CHICAGO (CBS) — The death of a mother of two caused by a man who got high by inhaling computer dust cleaner before driving prompted major changes in how police in one local community handle suspected “dusting” cases.
CBS 2’s Dorothy Tucker explains how the newest fad of getting high off of such inhalants has resulted in new testing procedures for drivers who might have been “dusting” before getting behind the wheel.
Katharine Walker-Hoffman, 56, was killed in March 2011, when she was struck by an SUV driven by 40-year-old Thomas Murphy as she was casually strolling toward her car.
Leyber Divera heard the crash that took Walker-Hoffman’s life.
“She was a customer for us for a long time. To see her killed like that, I think she die in a moment,” Divera said.
Two months ago, Murphy pleaded guilty to DUI, and was sentenced to six years in prison for the crash. Authorities found marijuana in his blood, but based on his erratic driving – he had crossed into oncoming traffic – police suspected Murphy had been getting high by inhaling dusting spray. Police found cans of the spray in his car.
“The guy passed out, it looks like, and then and it’s like he drives off the road. … People don’t drive like that,” said Kenneth LaRue, the traffic division chief at the Lake County State’s Attorney’s office.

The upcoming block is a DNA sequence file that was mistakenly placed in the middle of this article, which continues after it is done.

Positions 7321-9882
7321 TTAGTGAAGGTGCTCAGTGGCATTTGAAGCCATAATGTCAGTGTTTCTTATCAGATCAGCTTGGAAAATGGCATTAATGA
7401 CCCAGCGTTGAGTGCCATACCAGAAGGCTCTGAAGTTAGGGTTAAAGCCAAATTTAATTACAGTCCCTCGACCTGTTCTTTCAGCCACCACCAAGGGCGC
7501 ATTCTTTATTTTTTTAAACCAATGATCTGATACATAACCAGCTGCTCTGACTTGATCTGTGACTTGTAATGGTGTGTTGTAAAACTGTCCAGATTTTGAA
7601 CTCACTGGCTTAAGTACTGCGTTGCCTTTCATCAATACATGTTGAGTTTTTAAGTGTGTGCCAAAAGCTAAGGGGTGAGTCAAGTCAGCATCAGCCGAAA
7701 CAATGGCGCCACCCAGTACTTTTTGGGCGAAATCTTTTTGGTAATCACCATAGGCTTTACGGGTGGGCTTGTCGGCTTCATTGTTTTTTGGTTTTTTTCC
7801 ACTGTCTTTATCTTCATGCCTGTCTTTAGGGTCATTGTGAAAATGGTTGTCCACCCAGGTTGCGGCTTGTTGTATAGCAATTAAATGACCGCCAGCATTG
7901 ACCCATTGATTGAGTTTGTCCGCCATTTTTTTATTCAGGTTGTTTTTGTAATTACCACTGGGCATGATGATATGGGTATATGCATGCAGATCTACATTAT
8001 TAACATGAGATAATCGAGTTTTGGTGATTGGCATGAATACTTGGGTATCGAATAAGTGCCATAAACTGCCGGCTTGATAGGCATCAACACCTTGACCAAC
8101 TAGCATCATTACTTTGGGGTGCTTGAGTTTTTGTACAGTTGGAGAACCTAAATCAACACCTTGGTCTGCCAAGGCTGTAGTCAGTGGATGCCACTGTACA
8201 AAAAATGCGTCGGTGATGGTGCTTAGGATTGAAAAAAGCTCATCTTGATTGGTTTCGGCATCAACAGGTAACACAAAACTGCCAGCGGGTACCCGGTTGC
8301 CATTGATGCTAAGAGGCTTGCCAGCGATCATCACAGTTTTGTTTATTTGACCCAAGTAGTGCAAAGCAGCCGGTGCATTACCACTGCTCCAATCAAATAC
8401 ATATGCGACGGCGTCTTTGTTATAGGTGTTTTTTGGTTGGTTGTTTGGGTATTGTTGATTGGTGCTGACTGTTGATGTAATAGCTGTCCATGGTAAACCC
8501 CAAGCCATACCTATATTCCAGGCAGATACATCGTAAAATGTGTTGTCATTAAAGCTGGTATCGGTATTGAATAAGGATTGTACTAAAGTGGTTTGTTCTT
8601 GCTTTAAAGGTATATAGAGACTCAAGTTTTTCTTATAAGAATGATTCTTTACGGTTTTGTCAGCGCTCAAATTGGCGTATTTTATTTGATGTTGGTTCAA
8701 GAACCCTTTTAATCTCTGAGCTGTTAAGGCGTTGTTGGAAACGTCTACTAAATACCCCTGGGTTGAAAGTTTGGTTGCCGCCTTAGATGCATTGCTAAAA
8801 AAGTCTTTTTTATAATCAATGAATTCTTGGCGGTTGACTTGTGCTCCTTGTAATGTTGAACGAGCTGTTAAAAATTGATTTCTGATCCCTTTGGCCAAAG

Authorities couldn’t prove Murphy had been dusting. They waited more than two hours to collect blood samples from him, and the compound that makes you high doesn’t stay in the system very long.
“Knowing this information about the huffing and the dusting makes it. in our minds. where we have to do it quicker,” said Adam Hyde, the deputy commander of the Lake County Major Crash Assistance Team.
Eighteen months after the Murphy case, 18-year-old Carly Rousso allegedly struck and killed a 5-year-old girl. Police suspected she was dusting while driving, so they immediately took blood samples to prove it.
“Without that actually being in her system, we’re only looking at a Class 3 felony of reckless homicide, which would carry significantly less time than she’s going to be facing now,” LaRue said.
Rousso faces 4 to 26 years in prison for aggravated DUI and reckless homicide, rather than the 2 to 5 years she would face for simple reckless homicide.
Because of the growing number of “dusting” cases, prosecutors in Lake County have established a new policy. From now on, when an officer suspects a driver is high off an inhalant, that officer must collect blood and urine samples from the driver within the first two hours.